Among the proposed legislative changes made in the current session of the Nebraska's Unicameral, a group of senators proposed Legislative Bill (LB) 577 to expand Medicaid coverage to low-income adults. Their goal is to offer health care to more people on the fringe of coverage, but who miss Medicaid support because they do not have minor children, or earn too much even with children, or other disabled adults. It would move us closer to the changing federal health care mandates, impacting state governments and businesses. State Senator Kathy Campbell of Lincoln, chairwoman for the Health and Human Services Committee, said, "This is an opportunity to make a smart investment in our state's economy and workforce. A healthy workforce depends on access to health care." Campbell was one of 12 co-sponsors of the bill.
Senator Jeremy Nordquist (D), my neighbor in Omaha (literally lives on my block) suggests the changes could produce net savings for the state. His calculations show potential off-sets in costs on mental health, substance abuse, a state-funded disability program, prison health care, and some smaller programs.
Governor Heineman opposes the measure, because like much of the national health care mandate, it is not funded. He points out Medicaid expansion will lead to raising taxes or cutting spending on education.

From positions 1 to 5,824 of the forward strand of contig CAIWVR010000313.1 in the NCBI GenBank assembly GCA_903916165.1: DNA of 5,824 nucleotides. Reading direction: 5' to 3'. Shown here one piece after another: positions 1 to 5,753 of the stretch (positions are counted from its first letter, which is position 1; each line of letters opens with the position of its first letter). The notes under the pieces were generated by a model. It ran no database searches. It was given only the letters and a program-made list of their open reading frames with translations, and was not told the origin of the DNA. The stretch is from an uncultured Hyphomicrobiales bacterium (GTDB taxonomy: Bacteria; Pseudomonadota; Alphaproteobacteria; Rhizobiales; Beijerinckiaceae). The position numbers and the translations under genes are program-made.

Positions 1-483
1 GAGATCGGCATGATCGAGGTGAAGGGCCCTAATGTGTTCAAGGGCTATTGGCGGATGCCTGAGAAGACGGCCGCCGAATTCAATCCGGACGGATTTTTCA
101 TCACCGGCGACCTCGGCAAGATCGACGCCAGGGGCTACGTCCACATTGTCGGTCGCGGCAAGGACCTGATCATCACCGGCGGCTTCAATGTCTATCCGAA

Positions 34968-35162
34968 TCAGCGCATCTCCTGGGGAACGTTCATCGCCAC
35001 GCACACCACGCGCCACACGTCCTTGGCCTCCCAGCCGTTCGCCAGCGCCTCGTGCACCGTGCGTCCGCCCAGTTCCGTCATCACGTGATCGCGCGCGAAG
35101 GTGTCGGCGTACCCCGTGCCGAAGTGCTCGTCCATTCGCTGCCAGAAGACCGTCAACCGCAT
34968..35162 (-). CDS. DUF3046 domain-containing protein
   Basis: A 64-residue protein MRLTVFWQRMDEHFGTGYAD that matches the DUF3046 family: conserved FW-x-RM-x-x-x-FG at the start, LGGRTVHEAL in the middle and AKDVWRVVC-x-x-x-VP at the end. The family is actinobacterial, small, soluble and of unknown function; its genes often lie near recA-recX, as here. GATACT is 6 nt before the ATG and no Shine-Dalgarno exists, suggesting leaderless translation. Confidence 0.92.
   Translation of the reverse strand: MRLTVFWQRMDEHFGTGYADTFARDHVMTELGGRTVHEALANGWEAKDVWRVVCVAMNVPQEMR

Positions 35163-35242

Into this discussion, the Obama Administration is proposing to allow state Medicaid providers to charge premiums and add co-payments to their system in exchange for doctors' services, prescription drugs, and various hospital care, including the "non-emergency" use of emergency rooms. The 2010 health care law (Obamacare) calls for extending Medicaid to childless couples and others who were ineligible. The US Supreme Court ruled the Medicaid expansion is optional, not a requirement, for states.
The Administration is trying to ease the impact and encourage states to add people to their system. The changes simplify the standards, allowing states to add low-income households with no dependents, setting up co-payments and deductible payments. A family of three, with an annual income of $30,000 could be required to pay $1500 in premiums and co-payments. The proposal needs further clarification of the "non-emergency services" which could lead to charges to low-income people.
With the new policy at the federal level, combined with Nordquist's off-sets, it seems possible, and likely, benefits will be expanded to match the federal governments expectations. Of course, the history of entitlements in federal and state programs is, once they exist there is a push to expand them. It is always "unfair" to provide support to some but not others. Once expanded, they continue to grow until they cannot be sustained. This is how we've reached our climbing federal debt. Governor Heineman should proceed with great care and consider what potentially could also be put on the table to balance this expansion. Perhaps the state income tax that he wants to eliminate?